Kyrgyzstan has given the green light to a long-term $13bn investment programme intended to transform the country's economy and end its dependence on the Kumtor gold mine. That will see it aim to leverage international funds to power projects in mining, infrastructure and agriculture.
The 2013-17 investment programme was approved by President Almazbek Atambaev, Prime Minister Zhantoro Satybaldiyev, and other members of the Council for National Development on January 14. It replaces a $7bn investment programme proposed by Atambaev in December, and includes additional investment projects. Bishkek says it plans to target international investors and donors to finance the plans.
Funding from Russia for the Kambarata-1 hydropower plant ha already been secured, and the government is in talks with China over the planned China-Kyrgyzstan-Uzbekistan railway. The focus of the programme will be on the agriculture, communications, infrastructure, mining and engineering.
Speaking at the council meeting, Atambaev said that Kyrgyzstan aims to expand the economy by at least 7% per year over the next five years, which would bring GDP per capita to $2,500 by 2017. That is equivalent to no more than 10% of the same indicator in neighbouring Kazakhstan, which projects GDP per capita of $24,000 in five-years time.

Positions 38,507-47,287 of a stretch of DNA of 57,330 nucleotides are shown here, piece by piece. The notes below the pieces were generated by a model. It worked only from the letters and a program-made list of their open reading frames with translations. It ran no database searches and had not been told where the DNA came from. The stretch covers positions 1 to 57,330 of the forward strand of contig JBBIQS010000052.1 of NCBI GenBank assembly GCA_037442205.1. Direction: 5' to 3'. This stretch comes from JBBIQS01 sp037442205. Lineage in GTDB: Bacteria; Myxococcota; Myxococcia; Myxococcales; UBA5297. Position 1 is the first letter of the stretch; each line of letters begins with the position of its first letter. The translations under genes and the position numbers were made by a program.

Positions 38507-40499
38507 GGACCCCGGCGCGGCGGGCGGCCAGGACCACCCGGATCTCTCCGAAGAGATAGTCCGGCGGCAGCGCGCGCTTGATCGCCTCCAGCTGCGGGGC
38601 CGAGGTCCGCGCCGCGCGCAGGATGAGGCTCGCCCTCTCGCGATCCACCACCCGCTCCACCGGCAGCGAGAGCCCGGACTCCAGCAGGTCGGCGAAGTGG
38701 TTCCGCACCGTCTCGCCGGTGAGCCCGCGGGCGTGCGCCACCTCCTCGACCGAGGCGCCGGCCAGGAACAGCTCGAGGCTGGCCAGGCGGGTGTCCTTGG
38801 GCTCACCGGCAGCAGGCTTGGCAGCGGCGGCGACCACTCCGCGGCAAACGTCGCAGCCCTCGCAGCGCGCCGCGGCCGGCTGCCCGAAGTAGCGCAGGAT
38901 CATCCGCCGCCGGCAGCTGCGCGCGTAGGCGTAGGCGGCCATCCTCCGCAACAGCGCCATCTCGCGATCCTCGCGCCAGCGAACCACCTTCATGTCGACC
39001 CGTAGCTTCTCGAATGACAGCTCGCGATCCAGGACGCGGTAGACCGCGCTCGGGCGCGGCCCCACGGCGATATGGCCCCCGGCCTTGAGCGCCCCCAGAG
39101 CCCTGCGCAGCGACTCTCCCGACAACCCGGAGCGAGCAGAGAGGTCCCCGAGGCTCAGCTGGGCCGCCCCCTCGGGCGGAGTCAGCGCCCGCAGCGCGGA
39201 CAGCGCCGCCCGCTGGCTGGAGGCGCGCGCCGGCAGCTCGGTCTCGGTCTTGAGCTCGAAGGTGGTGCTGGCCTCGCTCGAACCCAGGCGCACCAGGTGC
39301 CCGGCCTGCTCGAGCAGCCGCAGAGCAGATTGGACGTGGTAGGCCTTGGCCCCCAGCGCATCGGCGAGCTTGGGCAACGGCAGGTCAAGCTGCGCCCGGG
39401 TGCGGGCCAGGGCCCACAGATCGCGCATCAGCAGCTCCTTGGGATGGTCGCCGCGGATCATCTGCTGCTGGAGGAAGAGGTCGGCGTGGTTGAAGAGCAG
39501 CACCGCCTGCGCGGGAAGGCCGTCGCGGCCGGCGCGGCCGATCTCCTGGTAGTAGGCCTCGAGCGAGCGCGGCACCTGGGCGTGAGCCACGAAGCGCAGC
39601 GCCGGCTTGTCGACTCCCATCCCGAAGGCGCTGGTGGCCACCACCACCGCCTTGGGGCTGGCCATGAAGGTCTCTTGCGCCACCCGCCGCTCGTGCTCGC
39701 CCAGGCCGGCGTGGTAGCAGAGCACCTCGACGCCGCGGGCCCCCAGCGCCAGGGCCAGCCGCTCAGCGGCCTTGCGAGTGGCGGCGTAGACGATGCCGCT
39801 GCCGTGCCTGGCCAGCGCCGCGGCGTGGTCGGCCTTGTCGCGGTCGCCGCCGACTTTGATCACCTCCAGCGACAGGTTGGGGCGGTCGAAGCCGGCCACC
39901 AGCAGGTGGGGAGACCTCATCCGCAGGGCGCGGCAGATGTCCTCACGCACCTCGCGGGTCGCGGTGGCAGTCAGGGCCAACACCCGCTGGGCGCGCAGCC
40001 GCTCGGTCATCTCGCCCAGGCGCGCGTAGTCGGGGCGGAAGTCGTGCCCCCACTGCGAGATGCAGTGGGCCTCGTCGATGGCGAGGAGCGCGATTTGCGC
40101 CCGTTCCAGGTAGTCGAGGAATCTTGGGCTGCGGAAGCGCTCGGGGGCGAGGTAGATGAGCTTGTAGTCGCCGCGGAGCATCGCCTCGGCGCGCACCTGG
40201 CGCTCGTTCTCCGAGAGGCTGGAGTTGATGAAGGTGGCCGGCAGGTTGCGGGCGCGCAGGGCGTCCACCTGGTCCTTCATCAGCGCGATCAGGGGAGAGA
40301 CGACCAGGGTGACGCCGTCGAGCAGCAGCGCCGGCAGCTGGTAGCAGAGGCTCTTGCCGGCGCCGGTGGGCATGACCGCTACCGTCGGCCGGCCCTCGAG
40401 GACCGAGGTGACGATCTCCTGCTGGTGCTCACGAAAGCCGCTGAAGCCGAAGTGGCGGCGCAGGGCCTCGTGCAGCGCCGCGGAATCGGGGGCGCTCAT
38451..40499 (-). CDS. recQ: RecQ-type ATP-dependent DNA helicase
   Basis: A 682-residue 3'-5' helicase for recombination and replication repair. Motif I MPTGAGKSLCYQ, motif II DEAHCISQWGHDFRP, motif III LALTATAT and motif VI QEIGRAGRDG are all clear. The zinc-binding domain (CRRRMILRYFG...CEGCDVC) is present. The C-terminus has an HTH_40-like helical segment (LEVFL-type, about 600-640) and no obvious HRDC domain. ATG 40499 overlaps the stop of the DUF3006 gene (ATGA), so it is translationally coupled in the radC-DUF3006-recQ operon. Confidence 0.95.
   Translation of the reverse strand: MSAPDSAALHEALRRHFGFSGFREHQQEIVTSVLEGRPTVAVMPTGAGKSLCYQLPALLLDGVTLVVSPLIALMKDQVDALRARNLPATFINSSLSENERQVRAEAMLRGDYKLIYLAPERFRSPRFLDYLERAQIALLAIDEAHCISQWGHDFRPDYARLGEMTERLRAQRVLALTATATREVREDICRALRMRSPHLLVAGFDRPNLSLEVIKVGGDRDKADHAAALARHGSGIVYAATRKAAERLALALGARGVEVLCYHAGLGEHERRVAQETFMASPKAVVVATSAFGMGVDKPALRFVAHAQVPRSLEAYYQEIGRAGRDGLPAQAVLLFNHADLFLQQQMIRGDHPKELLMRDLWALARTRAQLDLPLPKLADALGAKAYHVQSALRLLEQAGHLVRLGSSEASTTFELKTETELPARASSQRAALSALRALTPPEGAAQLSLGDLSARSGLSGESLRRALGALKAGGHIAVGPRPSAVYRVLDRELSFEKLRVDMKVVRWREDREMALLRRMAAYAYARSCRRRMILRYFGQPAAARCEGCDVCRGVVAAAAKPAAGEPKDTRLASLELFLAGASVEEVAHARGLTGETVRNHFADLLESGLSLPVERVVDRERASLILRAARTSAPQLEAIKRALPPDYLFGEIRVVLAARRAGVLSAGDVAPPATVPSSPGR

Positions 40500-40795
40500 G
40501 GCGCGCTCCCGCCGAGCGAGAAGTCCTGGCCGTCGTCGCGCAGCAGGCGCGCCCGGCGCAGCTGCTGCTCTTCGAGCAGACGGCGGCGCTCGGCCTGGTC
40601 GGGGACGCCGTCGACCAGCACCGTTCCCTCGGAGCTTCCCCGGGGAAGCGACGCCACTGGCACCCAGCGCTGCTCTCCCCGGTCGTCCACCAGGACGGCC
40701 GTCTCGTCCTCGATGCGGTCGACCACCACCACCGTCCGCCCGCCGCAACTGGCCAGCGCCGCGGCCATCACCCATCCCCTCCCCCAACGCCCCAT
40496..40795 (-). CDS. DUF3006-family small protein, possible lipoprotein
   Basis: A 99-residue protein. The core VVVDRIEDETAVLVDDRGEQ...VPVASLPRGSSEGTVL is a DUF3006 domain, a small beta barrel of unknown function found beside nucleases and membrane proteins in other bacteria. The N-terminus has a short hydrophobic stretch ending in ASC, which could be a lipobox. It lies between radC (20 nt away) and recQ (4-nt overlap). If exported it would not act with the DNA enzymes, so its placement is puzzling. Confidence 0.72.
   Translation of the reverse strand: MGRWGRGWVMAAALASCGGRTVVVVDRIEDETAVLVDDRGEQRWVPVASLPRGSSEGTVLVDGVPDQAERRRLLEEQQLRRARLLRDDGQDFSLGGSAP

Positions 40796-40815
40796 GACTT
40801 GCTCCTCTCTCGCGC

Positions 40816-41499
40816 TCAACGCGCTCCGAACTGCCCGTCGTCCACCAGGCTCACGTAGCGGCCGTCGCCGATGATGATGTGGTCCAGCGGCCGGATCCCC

Atambaev also said he wants to see the country enter the top 30 in the World Bank's "Doing Business" index by 2017 (it currently stands in 70th place), and to advance from 154th place to among the top 50 countries on Transparency International's corruption perceptions index, Kabar reports. Such ambition would clearly help Kyrgyzstan access a larger pool of international financing options.
"Kyrgyzstan must become a strong and democratic state with a stable political system and a rapidly growing economy which will ensure decent living standards for the people," Atambayev told the council meeting, according to Reuters.
Kyrgyzstan's economy, which is mainly based on the mining, agriculture and tourism sectors, has suffered several setbacks in the last decade. The country's two revolutions in 2005 and 2010 slashed growth in both years, and have deterred investment. Just as the economy was getting back on track in 2012, a fall in gold production at the Kumtor mine caused the economy to contract by 0.9% in 2012 according to official statistics, although the IMF forecasts growth will rebound to 8.5% in 2013.
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